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Jamesy
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25 May 2020, 2:53 pm

Is it true that the heavier the free weight you lift the more your body weight goes up?



uncommondenominator
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25 May 2020, 2:58 pm

It would be more accurate to say that the more muscle mass you build, the more your weight *can* go up, due to the increased muscle mass. Using heavier weights *may* cause increased muscle mass vs lighter weights, when used in similar methods, due to working the muscles to a greater extent.



PhosphorusDecree
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31 May 2020, 3:03 pm

My understanding is that muscle is heavier than fat. So gaining muscle will increase your weight more than losing the same volume of fat would decrease your weight. Which is why BMI (which is worked out using just your height and weight) isn't always helpful. Lean, heavily-muscled athletes may have a BMI that describes them as "overweight."


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starkid
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10 Jun 2020, 7:26 pm

PhosphorusDecree wrote:
My understanding is that muscle is heavier than fat.
Muscle is denser than fat.



Jamesy
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12 Jun 2020, 11:04 am

I am just curious Is bodybuilding not always good for shorter people because all the muscle you build makes you look even shorter?



PhosphorusDecree
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12 Jun 2020, 2:09 pm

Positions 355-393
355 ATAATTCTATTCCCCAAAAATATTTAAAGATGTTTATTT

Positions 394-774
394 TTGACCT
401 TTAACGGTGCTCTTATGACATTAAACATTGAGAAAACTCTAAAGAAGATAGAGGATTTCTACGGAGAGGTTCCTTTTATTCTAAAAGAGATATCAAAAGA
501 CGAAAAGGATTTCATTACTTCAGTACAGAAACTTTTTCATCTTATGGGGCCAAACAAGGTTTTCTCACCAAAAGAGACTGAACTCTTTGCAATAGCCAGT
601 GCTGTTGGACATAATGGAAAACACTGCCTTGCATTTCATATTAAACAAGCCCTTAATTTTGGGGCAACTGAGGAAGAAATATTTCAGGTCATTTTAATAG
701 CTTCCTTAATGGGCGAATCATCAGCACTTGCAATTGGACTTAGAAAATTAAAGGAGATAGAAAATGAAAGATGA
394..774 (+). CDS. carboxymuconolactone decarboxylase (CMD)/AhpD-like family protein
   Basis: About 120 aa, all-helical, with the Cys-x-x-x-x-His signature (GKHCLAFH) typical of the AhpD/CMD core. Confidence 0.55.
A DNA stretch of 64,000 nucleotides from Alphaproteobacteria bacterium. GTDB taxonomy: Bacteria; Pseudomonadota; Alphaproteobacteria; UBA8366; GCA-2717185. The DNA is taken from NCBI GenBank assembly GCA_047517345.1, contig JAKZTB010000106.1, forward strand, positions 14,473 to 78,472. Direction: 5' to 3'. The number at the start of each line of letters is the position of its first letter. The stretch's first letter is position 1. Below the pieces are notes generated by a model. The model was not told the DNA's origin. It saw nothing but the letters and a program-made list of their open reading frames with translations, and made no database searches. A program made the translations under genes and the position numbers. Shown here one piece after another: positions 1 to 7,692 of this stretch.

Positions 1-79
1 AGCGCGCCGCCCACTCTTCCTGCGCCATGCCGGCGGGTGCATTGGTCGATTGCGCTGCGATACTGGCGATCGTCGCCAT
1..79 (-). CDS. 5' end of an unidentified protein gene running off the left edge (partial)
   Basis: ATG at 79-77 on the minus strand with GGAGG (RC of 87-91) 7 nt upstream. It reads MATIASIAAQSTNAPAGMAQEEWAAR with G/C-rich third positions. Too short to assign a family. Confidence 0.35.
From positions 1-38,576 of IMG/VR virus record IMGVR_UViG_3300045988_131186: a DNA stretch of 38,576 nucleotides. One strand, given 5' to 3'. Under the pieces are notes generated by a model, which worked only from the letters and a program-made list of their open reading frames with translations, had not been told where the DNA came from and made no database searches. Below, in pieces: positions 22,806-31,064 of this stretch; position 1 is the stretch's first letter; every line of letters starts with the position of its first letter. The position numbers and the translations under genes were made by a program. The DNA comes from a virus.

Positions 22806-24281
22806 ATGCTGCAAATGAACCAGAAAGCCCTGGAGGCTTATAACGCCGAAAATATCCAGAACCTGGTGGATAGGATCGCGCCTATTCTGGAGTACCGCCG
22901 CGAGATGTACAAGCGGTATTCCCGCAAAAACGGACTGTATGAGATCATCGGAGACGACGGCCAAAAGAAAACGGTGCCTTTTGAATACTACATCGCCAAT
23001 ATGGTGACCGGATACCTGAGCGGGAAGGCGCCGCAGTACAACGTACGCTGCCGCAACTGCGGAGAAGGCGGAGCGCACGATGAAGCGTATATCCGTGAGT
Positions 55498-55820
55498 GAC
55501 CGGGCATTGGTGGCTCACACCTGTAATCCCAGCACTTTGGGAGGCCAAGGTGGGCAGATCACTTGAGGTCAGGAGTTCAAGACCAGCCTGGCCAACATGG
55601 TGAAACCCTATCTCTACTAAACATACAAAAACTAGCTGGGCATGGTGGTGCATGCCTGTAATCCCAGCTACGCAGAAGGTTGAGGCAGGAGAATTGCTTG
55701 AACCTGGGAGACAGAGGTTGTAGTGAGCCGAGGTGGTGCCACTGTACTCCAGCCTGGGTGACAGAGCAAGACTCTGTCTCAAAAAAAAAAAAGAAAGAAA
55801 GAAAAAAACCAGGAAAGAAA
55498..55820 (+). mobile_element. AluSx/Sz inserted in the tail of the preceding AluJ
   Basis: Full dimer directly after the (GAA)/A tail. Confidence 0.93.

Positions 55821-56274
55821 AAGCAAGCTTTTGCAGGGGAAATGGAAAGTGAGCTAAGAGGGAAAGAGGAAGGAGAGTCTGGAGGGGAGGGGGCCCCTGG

starkid wrote:
PhosphorusDecree wrote:
My understanding is that muscle is heavier than fat.
Muscle is denser than fat.


Aye, there's the word I was reaching for but didn't find!


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starkid
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12 Jun 2020, 4:45 pm

Jamesy wrote:
I am just curious Is bodybuilding not always good for shorter people because all the muscle you build makes you look even shorter?

Not everyone can put on lots of muscle, so it depends on a person's body type.

I've never noticed a person looking shorter due to muscle, but then again I've not seen a lot of very muscular people.

Its seems like people would have to have seen someone both before and after putting on muscle to decide whether someone looks shorter.



JakeCorn
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13 May 2021, 9:45 am

Weight training can cause weight gain due to an increase in muscle mass. If your strength trains regularly and improves your fitness level, your weight on the scale may increase while your body fat percentage decreases. Muscle is denser than fat and takes up more space. Water can change your weight. Ever notice you weigh less after a sweaty workout session? That loss of sweat can cause a decrease on the scale, just as a salty dinner can cause your weight to increase because your body is retaining water. Stress and social anxiety can cause weight gain. When you are under pressure from strenuous workouts or a tough day at the office, your body produces the stress hormone cortisol.